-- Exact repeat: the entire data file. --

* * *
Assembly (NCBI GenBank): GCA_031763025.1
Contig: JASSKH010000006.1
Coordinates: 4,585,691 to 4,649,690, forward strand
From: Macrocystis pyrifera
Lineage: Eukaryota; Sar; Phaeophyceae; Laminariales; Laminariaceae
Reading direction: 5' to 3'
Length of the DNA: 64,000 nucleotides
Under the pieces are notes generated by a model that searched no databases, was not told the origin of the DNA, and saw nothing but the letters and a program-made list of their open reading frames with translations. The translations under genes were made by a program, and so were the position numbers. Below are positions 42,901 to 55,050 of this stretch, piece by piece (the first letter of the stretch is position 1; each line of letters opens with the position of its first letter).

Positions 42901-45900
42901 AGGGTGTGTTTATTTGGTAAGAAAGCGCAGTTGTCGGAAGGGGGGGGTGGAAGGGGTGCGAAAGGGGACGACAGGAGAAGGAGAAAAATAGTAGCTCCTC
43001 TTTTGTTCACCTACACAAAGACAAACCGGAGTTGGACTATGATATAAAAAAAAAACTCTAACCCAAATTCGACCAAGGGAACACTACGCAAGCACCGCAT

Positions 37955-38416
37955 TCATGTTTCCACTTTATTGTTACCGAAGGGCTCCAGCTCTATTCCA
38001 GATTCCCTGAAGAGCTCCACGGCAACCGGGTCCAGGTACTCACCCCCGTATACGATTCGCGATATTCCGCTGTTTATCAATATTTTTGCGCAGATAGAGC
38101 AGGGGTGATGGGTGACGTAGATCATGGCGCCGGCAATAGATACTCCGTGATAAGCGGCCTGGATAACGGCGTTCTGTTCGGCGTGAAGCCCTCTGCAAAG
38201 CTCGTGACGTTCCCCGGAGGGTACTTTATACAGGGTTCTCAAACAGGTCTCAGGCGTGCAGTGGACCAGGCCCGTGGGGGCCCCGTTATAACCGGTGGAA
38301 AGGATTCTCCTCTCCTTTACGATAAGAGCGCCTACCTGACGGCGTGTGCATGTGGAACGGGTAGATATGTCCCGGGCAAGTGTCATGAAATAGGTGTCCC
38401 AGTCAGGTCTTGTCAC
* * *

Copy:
Assembly (NCBI GenBank): GCA_031763025.1
Contig: JASSKH010000006.1
Coordinates: 4,585,691 to 4,649,690, forward strand
From: Macrocystis pyrifera
Lineage: Eukaryota; Sar; Phaeophyceae; Laminariales; Laminariaceae
Reading direction: 5' to 3'
Length of the DNA: 64,000 nucleotides
Under the pieces are notes generated by a model that searched no databases, was not told the origin of the DNA, and saw nothing but the letters and a program-made list of their open reading frames with translations. The translations under genes were made by a program, and so were the position numbers. Below are positions 42,901 to 55,050 of this stretch, piece by piece (the first letter of the stretch is position 1; each line of letters opens with the position of its first letter).

Positions 42901-45900
42901 AGGGTGTGTTTATTTGGTAAGAAAGCGCAGTTGTCGGAAGGGGGGGGTGGAAGGGGTGCGAAAGGGGACGACAGGAGAAGGAGAAAAATAGTAGCTCCTC
43001 TTTTGTTCACCTACACAAAGACAAACCGGAGTTGGACTATGATATAAAAAAAAAACTCTAACCCAAATTCGACCAAGGGAACACTACGCAAGCACCGCAT

Positions 37955-38416
37955 TCATGTTTCCACTTTATTGTTACCGAAGGGCTCCAGCTCTATTCCA
38001 GATTCCCTGAAGAGCTCCACGGCAACCGGGTCCAGGTACTCACCCCCGTATACGATTCGCGATATTCCGCTGTTTATCAATATTTTTGCGCAGATAGAGC
38101 AGGGGTGATGGGTGACGTAGATCATGGCGCCGGCAATAGATACTCCGTGATAAGCGGCCTGGATAACGGCGTTCTGTTCGGCGTGAAGCCCTCTGCAAAG
38201 CTCGTGACGTTCCCCGGAGGGTACTTTATACAGGGTTCTCAAACAGGTCTCAGGCGTGCAGTGGACCAGGCCCGTGGGGGCCCCGTTATAACCGGTGGAA
38301 AGGATTCTCCTCTCCTTTACGATAAGAGCGCCTACCTGACGGCGTGTGCATGTGGAACGGGTAGATATGTCCCGGGCAAGTGTCATGAAATAGGTGTCCC
38401 AGTCAGGTCTTGTCAC